User Interface & display
The main 2.2 inch LCD is a leader, with a resolution of 240x320 pixels and displaying 65,536 colours. The display is sharp and displays text and object with fine detail, as screens of this resolution should. The text size is reasonably sized and comparable to other mobiles. Text size can’t be adjusted, however.
The external screen displays the same amount of colours and is 108x80 pixels. It displays the status of the phone and a background of your choice (or none at all), and will show the caller of an incoming call. It will also act as the camera viewfinder for self-portrait shots and videos.
The user interface is very Japanese in style, resembling many of the phones made for networks in Japan. The main menu is made up of the standard 3 x 3 icon grid, with icons for the following (from the top-left): Settings, Messages, i-mode, Phonebook, Camera, My data, Java. Accessory, and SIM Toolkit. Selecting an icon with the centre key will take you further through the menu system, with the rest of the menus using text lines.
The fantastic thing about these menus (and the top-level icon-based one) is that everything can be selected through a numerical shortcut. Once you get used to the phone and all its menus, you can quickly navigate to them by pressing numbers in the right order. For example, to get to the language selection screen, you would press the Menu button, followed by 1, 1, 6. While you wouldn’t access the menu button very often, other functions in the phone benefit by this quick access system.
In addition, many i-mode websites use this navigation system for selecting links. As long as there is a number next to a link, you can press the number to directly select the link and go to another page. If you’ve been through pressing arrow keys multiple times to get to a link you want to go to, you will understand how much faster pressing one number button would be.
One other nice touch was the display of the clock in the upper status bar at all times, no matter what application or operation was running. This is such a great idea, and yet barely any phone I have ever used does that. Again, this is a feature that has come across from phones in Japan.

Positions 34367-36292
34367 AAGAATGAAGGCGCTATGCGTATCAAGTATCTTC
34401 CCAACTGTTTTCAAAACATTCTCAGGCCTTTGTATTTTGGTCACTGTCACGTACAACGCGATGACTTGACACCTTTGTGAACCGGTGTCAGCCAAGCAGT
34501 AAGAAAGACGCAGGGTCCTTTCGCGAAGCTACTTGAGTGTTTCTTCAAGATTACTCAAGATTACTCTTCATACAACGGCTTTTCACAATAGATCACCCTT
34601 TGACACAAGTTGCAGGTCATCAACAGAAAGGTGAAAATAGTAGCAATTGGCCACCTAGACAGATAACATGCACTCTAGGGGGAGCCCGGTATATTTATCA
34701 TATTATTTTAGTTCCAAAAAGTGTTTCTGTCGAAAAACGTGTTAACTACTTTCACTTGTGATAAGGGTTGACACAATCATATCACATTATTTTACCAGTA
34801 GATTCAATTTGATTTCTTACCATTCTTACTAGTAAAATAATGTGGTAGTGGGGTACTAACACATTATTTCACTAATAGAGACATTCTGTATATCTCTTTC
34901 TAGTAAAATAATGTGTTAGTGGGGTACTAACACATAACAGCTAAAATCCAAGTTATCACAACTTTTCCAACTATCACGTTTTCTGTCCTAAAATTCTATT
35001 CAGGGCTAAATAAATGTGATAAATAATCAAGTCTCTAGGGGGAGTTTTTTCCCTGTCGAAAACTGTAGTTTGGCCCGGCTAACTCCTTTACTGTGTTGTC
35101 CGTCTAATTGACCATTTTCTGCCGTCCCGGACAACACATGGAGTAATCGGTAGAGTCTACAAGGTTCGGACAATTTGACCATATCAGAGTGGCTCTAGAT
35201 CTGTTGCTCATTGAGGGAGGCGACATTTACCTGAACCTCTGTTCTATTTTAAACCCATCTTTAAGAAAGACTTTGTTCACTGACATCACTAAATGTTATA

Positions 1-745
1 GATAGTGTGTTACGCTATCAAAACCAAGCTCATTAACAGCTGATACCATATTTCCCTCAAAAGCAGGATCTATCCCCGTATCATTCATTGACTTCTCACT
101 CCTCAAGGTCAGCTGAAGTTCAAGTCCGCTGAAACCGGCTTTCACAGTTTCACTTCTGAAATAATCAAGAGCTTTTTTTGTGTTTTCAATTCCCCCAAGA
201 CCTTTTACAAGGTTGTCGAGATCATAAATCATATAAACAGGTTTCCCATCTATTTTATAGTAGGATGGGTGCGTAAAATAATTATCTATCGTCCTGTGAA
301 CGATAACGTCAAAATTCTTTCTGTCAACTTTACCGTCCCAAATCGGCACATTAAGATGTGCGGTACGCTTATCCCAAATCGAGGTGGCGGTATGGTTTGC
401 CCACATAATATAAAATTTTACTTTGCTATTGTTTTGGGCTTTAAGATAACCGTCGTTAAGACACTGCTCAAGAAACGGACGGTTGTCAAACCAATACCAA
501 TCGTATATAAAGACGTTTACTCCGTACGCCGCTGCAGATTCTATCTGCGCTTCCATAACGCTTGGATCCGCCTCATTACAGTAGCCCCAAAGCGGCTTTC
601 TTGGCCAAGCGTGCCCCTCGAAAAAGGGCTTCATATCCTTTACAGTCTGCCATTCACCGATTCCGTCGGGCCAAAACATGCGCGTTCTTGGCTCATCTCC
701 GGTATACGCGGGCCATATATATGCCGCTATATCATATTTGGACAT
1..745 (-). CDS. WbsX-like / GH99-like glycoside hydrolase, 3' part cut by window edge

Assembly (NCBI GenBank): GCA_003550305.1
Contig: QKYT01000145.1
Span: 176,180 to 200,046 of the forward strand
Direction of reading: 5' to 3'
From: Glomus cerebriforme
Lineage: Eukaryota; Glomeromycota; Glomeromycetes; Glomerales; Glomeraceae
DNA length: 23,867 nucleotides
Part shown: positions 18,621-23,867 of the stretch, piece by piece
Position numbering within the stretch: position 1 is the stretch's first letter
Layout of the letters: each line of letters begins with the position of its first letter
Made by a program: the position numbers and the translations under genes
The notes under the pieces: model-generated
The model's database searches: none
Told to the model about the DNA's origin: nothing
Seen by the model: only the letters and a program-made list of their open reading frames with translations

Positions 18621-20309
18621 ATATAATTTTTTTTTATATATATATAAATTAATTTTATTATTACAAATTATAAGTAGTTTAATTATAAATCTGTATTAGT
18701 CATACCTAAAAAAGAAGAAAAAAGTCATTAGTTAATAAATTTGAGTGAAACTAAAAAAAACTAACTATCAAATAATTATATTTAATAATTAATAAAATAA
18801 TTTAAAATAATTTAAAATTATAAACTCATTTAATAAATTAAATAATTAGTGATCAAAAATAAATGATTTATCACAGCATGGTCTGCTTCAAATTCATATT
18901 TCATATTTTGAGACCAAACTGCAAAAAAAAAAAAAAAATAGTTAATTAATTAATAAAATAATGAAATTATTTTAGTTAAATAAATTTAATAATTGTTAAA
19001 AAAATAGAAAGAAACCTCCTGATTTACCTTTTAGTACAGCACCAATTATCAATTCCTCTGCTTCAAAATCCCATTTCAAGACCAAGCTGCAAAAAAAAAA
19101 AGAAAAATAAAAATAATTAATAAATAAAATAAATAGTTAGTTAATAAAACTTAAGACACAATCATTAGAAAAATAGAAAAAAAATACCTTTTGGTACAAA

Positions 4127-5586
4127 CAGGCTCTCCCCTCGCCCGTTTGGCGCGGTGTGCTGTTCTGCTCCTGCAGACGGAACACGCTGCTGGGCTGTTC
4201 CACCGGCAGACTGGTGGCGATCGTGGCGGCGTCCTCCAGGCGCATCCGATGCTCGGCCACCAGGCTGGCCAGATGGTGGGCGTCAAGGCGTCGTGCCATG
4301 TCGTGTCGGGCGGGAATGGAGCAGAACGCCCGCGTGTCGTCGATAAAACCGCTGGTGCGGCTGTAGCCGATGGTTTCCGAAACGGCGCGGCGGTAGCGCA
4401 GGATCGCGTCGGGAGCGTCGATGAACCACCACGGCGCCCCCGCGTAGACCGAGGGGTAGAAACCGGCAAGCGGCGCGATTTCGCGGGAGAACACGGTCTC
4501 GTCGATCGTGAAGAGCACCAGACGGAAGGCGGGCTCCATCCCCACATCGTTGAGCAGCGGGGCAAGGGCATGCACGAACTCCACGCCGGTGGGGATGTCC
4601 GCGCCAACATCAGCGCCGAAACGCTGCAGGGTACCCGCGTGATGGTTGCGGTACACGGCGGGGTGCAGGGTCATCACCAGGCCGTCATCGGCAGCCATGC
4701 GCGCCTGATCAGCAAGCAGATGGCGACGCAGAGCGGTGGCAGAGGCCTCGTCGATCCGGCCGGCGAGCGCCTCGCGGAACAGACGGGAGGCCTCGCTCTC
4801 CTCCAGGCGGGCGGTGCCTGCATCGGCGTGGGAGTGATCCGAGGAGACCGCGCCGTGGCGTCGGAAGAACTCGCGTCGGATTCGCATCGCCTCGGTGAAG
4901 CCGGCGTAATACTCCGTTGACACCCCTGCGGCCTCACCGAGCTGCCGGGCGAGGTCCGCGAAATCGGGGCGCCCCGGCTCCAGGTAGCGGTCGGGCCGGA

Making and receiving calls
Call quality is average with the N410i. I initially had trouble finding the right position for the phone to sit against my ear, but after enough wiggling around I was able to hear the other caller clearly. Reception is fairly good, with the phone able to pick up a signal most of the time in test areas with little reception. While speakerphone would have been a nice feature, with the external speaker mounted on the back of the phone I can understand the impracticality of having it. Nonetheless it would be a welcome addition to a future NEC handset.
While my test unit didn’t come with a wired handsfree, I suspect that one will be included in the package due to the proprietary connector used for it. As it was proprietary, I couldn’t test any other headsets with this phone.
While the 64-tone polyphonic speaker is fairly advanced, what’s even greater is the included James Bond 007 theme ringtone. As it has been composed specifically for this phone (hence using as many of the 64-tones as necessary), it sounds absolutely fantastic. Many people I played the tone for thought that it sounded better than the real piece of music itself. While I would disagree with them, it was a very good ringtone without a doubt and the one that I ended up using while testing the phone. The rest of the tones were good as well, but didn’t compare with the James Bond theme.
The address book can store up to 500 contacts in the phone’s memory. Each contact can store up to a whopping seven phone numbers, as well as two email addresses, two personal notes, a picture and voice dial tag. You can also set what colour the small LED on the outside of the phone displays in when a certain person calls.